Some believe the world is coming to an end today.
We’ve thought this before. In 1844, William Miller saw the apocalypse predicted in scriptures. A farmer in upstate New York (a center of the revivalist spirit), Miller used Biblical prophecies to calculate the second coming. He offered a new interpretation of the Book of Revelation, arguing in contrast to others that the events it described had yet to happen (earlier readings had seen these events happening in the past). Further reading led him to believe that Christ’s Second Coming was “near, even at the door, even within twenty-one years, – on or before 1843” (Sylvester Bliss, Memoirs of William Miller, Boston: Joshua V. Himes, 1853, 79).
Miller gained a following through his book, Evidence from Scripture and History of the Second Coming of Christ, About the Year 1843, and lectures. At its peak, his followers, known as Millerites, numbered more than 50,000. Some of his most zealous followers fixed a precise date for Christ’s return: March 21, 1844. When that date passed uneventfully, they recalculated and put forth a new date: October 22, 1844. That day, too, passed anticlimactically and came to be known as “The Great Disappointment.”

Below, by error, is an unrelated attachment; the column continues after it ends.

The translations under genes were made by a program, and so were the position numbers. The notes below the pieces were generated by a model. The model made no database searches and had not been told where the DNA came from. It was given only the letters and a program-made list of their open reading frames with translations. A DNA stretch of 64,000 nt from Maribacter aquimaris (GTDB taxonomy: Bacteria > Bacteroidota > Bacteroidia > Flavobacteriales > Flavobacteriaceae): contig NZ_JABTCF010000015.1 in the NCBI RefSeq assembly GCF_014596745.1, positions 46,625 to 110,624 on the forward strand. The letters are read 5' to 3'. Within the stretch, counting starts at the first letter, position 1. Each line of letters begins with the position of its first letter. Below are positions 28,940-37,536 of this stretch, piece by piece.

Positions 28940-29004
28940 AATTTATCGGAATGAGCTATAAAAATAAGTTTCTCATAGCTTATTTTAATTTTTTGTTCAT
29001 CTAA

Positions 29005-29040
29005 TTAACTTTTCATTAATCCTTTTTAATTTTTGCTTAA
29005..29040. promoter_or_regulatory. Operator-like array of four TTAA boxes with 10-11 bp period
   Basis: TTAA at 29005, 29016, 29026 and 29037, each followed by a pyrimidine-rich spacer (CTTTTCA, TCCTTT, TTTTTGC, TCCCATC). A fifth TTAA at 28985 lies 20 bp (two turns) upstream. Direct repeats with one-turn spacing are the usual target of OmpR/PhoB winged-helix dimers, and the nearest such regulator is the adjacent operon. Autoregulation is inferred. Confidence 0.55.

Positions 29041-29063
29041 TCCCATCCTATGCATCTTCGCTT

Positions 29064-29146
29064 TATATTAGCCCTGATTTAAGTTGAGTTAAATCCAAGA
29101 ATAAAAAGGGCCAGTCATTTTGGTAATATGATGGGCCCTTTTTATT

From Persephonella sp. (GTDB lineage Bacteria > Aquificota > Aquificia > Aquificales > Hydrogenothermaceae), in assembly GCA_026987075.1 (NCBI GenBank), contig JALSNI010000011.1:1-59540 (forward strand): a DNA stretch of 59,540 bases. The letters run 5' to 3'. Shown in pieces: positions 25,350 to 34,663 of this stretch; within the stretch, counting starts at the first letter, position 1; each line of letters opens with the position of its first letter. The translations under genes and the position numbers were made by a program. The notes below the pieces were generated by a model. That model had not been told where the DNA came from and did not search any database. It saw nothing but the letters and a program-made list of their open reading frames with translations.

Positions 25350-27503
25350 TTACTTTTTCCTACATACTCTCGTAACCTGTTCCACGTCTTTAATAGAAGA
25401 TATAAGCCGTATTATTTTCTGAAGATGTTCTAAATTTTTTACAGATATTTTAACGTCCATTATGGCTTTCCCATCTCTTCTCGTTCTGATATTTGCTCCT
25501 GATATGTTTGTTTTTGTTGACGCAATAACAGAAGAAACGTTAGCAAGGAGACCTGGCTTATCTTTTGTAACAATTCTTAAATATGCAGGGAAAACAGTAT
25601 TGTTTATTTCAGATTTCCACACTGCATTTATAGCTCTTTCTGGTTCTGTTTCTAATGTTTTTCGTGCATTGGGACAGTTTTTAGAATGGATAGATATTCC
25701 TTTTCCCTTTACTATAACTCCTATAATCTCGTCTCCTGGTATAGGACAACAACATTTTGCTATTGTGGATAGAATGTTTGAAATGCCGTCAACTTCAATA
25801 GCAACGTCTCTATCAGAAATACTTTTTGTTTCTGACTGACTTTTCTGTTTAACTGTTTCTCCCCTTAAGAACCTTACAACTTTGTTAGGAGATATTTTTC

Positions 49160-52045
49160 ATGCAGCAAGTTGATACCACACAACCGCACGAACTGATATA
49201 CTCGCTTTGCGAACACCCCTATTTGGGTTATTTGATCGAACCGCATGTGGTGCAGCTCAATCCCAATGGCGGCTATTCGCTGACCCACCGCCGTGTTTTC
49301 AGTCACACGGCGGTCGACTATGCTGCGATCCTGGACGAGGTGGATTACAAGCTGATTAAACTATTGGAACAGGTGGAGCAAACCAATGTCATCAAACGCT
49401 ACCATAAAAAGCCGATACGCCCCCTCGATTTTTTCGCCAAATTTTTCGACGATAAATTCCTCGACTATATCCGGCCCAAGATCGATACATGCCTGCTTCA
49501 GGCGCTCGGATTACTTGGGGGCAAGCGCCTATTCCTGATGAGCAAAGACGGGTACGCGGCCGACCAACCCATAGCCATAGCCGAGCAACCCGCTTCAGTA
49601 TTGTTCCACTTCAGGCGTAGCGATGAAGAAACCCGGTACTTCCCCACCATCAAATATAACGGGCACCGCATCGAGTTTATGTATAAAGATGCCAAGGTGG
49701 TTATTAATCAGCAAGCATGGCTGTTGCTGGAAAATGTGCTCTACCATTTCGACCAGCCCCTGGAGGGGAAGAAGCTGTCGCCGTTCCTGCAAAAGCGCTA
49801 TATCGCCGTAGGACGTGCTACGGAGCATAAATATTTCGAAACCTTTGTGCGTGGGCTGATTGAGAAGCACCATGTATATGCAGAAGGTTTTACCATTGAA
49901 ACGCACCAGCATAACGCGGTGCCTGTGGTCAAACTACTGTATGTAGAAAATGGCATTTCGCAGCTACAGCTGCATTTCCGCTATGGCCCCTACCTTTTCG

The Millerite movement mostly broke up after these events. Many returned to their former churches while still others formed the new Advent Christian and Seventh Day Adventist churches. And another group under the leadership of Benjamin Hall migrated west from Massachusetts and founded a successful religious colony
in Germania (Marquette County), Wisconsin. It thrived for more than fifty years.